Monsanto Is Going Organic in a Quest for the Perfect Veggie
- "The lettuce, peppers, and broccoli—plus a melon and an onion, with a watermelon soon to follow—aren't genetically modified at all. Monsanto created all these veggies using good old-fashioned crossbreeding, the same technology that farmers have been using to optimize crops
for millennia. That doesn't mean they are low tech, exactly. Stark's division is drawing on Monsanto's accumulated scientific know-how to create vegetables that have all the advantages of genetically modified organisms without any of the Frankenfoods ick factor." [more inside]
posted by kliuless
on Mar 8, 2014 -
Bacteria have a Hobo Code.
Next month's Science News
carries a pretty interesting overview about the cutting edge of microbial science, including recent studies showing "in many mammals a microbial community ferments various sweats, oozes and excretions into distinctive scents that reveal age, health and much more to knowing noses in a select social circle
". That's right, microbes are posting status updates to each other through smells, sharing with other microbes what they've learned about host animals.
posted by mathowie
on Dec 30, 2013 -
"After two to three hours, the body is transformed into a sterile coffee-colored liquid the consistency of motor oil that can be safely poured down the drain, alongside a dry bone residue similar in appearance to cremated remains."
GOOD magazine: The emergence of the sustainable death industry.
posted by The Whelk
on Dec 17, 2013 -
"My subject is a barren one – the world of nature, or in other words life; and that subject in its least elevated department, and employing either rustic terms or foreign, nay barbarian words that actually have to be introduced with an apology. Moreover, the path is not a beaten highway of authorship, nor one in which the mind is eager to range: there is not one of us who has made the same venture, nor yet one Roman who has tackled single-handed all departments of the subject."Naturalis Historia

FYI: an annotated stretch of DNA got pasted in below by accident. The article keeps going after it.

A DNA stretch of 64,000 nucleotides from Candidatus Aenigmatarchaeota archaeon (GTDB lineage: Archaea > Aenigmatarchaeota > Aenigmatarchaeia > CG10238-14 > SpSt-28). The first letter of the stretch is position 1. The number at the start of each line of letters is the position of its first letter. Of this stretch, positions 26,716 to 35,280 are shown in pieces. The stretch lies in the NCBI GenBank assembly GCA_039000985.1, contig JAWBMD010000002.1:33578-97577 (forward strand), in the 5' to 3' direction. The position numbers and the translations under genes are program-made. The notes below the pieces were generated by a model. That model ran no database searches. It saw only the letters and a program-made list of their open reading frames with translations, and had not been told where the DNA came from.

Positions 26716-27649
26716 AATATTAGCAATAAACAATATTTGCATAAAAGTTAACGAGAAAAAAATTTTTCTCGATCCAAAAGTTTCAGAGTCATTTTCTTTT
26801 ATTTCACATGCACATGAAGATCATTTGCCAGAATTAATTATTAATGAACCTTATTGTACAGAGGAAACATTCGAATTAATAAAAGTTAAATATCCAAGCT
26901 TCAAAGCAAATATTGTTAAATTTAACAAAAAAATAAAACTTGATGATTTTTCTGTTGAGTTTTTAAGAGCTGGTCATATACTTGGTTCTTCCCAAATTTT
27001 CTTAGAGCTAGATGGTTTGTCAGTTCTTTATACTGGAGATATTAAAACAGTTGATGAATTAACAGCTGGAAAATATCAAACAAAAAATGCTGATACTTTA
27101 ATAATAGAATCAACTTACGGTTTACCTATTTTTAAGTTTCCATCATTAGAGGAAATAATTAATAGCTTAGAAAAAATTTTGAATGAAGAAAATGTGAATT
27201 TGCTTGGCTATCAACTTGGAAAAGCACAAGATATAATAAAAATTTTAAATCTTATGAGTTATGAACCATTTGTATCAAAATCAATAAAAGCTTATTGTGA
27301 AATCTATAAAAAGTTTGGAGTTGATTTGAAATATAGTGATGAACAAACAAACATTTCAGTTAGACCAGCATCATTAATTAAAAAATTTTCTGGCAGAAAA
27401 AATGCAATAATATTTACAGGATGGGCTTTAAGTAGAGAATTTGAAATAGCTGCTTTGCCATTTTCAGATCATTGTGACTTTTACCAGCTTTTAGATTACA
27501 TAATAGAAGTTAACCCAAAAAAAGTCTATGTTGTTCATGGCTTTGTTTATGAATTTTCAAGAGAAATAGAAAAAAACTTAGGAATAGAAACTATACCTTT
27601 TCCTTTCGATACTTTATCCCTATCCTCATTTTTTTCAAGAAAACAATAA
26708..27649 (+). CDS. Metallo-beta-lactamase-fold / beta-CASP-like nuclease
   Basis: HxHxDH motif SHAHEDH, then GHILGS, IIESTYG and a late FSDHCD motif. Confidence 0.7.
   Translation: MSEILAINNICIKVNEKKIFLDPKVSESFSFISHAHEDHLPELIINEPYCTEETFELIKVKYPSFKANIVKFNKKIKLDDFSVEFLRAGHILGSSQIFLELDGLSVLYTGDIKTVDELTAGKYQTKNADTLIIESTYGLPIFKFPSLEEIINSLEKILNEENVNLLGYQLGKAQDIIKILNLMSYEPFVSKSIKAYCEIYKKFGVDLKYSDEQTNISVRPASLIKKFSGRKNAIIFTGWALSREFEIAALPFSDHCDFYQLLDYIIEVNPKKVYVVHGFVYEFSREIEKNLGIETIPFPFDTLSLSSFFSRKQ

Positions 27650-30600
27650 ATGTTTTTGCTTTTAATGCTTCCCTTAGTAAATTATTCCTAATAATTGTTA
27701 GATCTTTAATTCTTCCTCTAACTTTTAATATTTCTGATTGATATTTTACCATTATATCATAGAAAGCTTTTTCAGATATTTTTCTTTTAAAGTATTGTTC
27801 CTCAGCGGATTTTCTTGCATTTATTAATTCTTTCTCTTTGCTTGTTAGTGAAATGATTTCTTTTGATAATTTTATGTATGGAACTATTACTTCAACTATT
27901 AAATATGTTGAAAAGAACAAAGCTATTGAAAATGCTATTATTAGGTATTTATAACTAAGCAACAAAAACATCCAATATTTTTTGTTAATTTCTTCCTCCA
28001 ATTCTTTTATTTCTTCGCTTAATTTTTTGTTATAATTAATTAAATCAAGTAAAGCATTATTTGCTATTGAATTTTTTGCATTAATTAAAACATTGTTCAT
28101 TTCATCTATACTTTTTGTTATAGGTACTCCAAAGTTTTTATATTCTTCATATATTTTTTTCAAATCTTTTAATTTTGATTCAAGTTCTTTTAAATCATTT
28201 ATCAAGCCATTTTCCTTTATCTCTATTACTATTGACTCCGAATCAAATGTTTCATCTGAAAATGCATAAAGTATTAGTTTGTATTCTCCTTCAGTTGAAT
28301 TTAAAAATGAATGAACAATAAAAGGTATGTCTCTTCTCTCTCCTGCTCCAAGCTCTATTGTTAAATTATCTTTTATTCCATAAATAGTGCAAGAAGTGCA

was written by Pliny the Elder
between 77 and 79 CE and was meant to serve as a kind of proto-encyclopedia discussing all of the ancient knowledge available to him, covered in enough depth and breadth to make it by a reasonable margin the largest work to survive to the modern day from the Roman era. The work includes discussions on astronomy, meteorology, geography, mineralogy, zoology and botany organized along Aristotelian divisions of nature but also includes essays on human inventions and institutions. It is dedicated to the Emperor Titus in its epistle to the Emperor Vespasian
, a close friend of Pliny who relied on his extensive knowledge, and its unusually careful citations of sources as well as its index makes it a precursor to modern scholarly works. It was Pliny's last work, as well as sadly his sole surviving one, and was published not long before his death attempting to save a friend from the eruption of Mt. Vesuvius that destroyed Pompeii and Herculaneum
, famously recounted by Pliny's eponymous nephew Pliny the Younger
Here is a reasonable translation that is freely available to download from archive.org for your edification. [more inside]
posted by Blasdelb
on Dec 16, 2013 -
"Read this carefully so that you understand it.
When you come home we will show you the model. Lots of love, Daddy." In 1953 Francis Crick, sat down to write his twelve-year-old son Michael a letter explaining his brand-new discovery: the double-helix structure of DNA. Now you can read the original, seven-page hand-written letter, complete with an interactive feature that lets you click for details, context and explanations. Courtesy of the Smithsonian. [more inside]
posted by evilmomlady
on Sep 13, 2013 -
is an attempt to build a complete cellular-level simulation of the nematode worm Caenorhabditis elegans. Of the 959 cells in the hermaphrodite, 302 are neurons and 95 are muscle cells. The simulation will model electrical activity in all the muscles and neurons. An integrated soft-body physics simulation will also model body movement and physical forces within the worm and from its environment." -- Bonus: explore the worm's cellular anatomy in 3D
posted by MartinWisse
on Jun 3, 2013 -
Is Psychometric g a Myth?
- "As an online discussion about IQ or general intelligence grows longer, the probability of someone linking to statistician Cosma Shalizi's essay g, a Statistical Myth